Fiber-optic communication is a method of information transmission in which fiber-optic cables are used as guiding systems, and electromagnetic radiation in the optical range plays the role of a signal carrier. Of all existing communication systems, fiber optic lines have the highest bandwidth, which can be measured in terabits per second.
Fiber optic device
A fiber optic cable consists of a glass fiber serving as a center conductor of light, surrounded by a glass sheath with a lower refractive index than the center conductor. The light beam, formed by a diode or semiconductor laser, propagates along the center conductor, without leaving it due to the glass envelope.
On April 22, 1977, in Long Beach, California, General Telephone and Electronics first used optical fiber to carry 6 Mbps telephone traffic.
History of creation
The very technology of data transmission using optics is not particularly complicated and was developed for a long time. Back in 1840, scientists Jacques Babinette and Daniel Colladon conducted an experiment with a change in the direction of the light flux by refraction. In 1870, John Tyndall published a work on the nature of light, in which he referred to an experiment conducted by Babinette and Colladon. The first practical application of the new technology was in the 20s of the XX century. Then two experimenters John Bird and Clarence Hasnell demonstrated to the scientific public the possibility of transmitting images through optical tubes. This opportunity was used by Dr. Heinrich Lamm to examine patients.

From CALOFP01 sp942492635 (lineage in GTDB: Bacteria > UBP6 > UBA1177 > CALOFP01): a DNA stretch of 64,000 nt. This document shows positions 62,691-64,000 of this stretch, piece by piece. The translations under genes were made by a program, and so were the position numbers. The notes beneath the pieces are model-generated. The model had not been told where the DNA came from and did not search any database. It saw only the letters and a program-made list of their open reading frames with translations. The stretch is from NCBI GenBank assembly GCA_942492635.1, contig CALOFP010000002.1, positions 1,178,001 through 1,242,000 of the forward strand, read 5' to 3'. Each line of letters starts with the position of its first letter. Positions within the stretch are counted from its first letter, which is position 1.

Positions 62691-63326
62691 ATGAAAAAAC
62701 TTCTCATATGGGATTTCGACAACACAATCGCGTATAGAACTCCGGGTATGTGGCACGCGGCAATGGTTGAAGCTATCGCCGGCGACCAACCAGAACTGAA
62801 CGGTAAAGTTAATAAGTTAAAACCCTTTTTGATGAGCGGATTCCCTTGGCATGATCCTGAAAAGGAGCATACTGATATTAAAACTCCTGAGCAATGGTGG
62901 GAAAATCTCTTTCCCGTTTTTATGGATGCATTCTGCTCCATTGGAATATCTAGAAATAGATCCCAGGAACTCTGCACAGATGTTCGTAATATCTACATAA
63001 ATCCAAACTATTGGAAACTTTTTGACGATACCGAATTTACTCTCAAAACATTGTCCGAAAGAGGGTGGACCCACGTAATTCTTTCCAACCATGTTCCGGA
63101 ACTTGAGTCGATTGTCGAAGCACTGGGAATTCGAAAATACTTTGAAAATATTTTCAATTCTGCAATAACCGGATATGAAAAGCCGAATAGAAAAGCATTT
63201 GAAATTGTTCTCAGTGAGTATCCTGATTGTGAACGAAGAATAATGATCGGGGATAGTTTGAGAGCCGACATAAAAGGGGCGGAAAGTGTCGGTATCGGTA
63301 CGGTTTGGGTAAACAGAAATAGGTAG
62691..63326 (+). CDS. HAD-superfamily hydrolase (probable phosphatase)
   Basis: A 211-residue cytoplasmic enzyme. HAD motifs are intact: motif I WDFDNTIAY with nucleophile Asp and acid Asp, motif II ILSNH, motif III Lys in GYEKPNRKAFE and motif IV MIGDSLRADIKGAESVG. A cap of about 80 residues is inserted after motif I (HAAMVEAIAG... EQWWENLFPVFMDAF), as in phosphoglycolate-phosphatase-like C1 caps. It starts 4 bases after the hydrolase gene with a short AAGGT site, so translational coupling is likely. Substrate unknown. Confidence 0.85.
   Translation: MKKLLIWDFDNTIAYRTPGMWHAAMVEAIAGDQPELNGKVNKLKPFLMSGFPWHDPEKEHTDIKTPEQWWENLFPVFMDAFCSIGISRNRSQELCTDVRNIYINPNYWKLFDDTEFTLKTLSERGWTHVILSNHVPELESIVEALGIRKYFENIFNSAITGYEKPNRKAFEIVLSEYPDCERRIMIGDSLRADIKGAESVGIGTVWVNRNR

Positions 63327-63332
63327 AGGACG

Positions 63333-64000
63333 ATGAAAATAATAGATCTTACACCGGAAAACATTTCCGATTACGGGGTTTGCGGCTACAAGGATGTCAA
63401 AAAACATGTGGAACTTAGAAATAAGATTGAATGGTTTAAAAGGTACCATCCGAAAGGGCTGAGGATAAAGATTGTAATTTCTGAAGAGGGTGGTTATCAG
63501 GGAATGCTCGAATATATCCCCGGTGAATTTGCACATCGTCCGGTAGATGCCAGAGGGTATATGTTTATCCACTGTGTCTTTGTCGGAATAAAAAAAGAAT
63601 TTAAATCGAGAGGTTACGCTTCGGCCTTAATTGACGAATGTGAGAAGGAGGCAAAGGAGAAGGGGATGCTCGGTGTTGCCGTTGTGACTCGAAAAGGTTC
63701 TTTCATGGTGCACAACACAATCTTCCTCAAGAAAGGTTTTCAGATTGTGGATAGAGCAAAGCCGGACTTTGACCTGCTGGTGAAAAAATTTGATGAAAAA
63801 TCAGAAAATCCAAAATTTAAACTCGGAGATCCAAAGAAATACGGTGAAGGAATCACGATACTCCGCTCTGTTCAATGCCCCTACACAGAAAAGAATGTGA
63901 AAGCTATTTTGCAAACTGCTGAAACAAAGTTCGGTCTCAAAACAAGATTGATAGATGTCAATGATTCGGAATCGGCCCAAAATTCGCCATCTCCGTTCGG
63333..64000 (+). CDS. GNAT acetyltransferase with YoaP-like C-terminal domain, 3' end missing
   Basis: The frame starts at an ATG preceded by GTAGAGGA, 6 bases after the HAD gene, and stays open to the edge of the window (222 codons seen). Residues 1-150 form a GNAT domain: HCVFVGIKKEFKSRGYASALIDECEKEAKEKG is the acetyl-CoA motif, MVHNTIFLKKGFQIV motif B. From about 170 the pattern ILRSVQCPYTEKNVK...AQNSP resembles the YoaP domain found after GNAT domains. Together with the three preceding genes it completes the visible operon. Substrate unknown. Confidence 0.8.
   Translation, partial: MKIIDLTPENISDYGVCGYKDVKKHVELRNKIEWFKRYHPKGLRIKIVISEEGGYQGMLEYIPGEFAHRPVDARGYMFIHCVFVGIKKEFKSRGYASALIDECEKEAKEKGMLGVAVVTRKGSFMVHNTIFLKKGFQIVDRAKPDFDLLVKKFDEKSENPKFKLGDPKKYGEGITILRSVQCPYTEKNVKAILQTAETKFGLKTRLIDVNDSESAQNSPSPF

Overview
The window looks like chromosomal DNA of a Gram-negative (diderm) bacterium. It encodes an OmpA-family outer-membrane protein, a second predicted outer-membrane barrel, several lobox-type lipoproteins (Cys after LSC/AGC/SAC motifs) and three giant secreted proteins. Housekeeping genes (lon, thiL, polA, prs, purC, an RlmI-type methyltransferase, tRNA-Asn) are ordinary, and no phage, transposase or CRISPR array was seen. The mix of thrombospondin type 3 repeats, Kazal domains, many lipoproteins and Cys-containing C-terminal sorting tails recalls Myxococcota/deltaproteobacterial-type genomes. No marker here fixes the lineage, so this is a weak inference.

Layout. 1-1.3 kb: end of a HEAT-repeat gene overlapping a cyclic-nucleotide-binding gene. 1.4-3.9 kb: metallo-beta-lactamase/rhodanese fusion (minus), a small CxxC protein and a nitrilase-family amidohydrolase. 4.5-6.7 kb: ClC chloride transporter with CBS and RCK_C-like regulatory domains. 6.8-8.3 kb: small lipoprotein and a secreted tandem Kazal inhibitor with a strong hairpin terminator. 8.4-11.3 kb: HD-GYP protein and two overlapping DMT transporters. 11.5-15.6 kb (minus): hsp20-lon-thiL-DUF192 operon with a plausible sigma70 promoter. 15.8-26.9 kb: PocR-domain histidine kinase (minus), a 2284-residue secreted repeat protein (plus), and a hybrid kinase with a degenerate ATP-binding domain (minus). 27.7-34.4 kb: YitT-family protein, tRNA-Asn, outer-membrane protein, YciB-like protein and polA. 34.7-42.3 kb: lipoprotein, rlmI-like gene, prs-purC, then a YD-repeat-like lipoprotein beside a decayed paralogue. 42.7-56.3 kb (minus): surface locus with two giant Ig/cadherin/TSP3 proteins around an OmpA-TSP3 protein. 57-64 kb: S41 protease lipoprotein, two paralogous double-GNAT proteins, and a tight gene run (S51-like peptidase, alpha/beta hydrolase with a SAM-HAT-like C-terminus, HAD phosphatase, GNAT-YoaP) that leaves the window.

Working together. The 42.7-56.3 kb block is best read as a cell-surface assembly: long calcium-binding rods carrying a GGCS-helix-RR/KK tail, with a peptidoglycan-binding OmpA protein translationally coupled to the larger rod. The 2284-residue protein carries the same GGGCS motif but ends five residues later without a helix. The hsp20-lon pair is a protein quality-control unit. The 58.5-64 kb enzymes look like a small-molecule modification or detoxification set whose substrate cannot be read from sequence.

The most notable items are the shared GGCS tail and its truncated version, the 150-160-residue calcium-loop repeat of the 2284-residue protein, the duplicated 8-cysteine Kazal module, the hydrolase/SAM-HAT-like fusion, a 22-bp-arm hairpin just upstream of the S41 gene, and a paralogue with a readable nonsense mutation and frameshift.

The first fiber optic cable was invented and created as a result of a series of experiments in 1952 by physicist Narinder Singh Kapani. He created a rope of glass filaments, with a core and a cladding, which had different refractive indices. The cladding in the Kapani cable served as a mirror for the more transparent core, which solved the problem of fast scattering of the light beam. Due to this, the light beam began to reach the end of the optical fiber, which made it possible to use this method of data transmission over long distances.
In 1960, with the invention and development of sufficiently compact semiconductor GaAs lasers, the problem with the light source was solved. In 1970, specialists from Corning Incorporated created a high-quality fiber optic cable that does not use repeaters in its work. The emergence of these inventions gave a powerful impetus to the development of a new promising type of wire communication.
The cost of using fiber optic technology is reduced, which makes this service competitive with traditional services.
Today, fiber-optic cable is the fastest way to transfer data; it is used to establish high-speed Internet lines, in medicine and many other areas. Fiber optic is laid across continents and along the ocean floor for tens of millions of kilometers, but even this does not affect the high data transfer rate. Therefore, despite the rather high cost of equipment and tools, fiber-optic technologies continue to actively develop and are the most popular way to quickly transfer information.